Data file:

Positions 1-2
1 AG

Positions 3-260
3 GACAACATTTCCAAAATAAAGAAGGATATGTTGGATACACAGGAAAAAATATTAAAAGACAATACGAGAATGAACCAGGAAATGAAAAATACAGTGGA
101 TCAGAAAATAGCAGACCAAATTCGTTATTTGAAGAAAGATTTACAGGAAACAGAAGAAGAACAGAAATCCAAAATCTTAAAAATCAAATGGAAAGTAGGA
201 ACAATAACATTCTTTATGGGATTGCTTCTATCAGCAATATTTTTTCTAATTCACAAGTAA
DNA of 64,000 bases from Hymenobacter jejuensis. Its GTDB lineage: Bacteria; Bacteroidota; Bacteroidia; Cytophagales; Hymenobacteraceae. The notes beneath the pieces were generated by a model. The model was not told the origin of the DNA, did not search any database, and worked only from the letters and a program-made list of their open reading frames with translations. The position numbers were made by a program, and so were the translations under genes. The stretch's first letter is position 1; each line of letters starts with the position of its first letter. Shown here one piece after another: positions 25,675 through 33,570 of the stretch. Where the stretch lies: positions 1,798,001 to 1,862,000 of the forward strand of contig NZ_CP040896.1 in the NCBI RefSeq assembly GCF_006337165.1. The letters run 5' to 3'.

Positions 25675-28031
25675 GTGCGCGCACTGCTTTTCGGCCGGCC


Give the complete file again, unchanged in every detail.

Positions 1-2
1 AG

Positions 3-260
3 GACAACATTTCCAAAATAAAGAAGGATATGTTGGATACACAGGAAAAAATATTAAAAGACAATACGAGAATGAACCAGGAAATGAAAAATACAGTGGA
101 TCAGAAAATAGCAGACCAAATTCGTTATTTGAAGAAAGATTTACAGGAAACAGAAGAAGAACAGAAATCCAAAATCTTAAAAATCAAATGGAAAGTAGGA
201 ACAATAACATTCTTTATGGGATTGCTTCTATCAGCAATATTTTTTCTAATTCACAAGTAA
DNA of 64,000 bases from Hymenobacter jejuensis. Its GTDB lineage: Bacteria; Bacteroidota; Bacteroidia; Cytophagales; Hymenobacteraceae. The notes beneath the pieces were generated by a model. The model was not told the origin of the DNA, did not search any database, and worked only from the letters and a program-made list of their open reading frames with translations. The position numbers were made by a program, and so were the translations under genes. The stretch's first letter is position 1; each line of letters starts with the position of its first letter. Shown here one piece after another: positions 25,675 through 33,570 of the stretch. Where the stretch lies: positions 1,798,001 to 1,862,000 of the forward strand of contig NZ_CP040896.1 in the NCBI RefSeq assembly GCF_006337165.1. The letters run 5' to 3'.

Positions 25675-28031
25675 GTGCGCGCACTGCTTTTCGGCCGGCC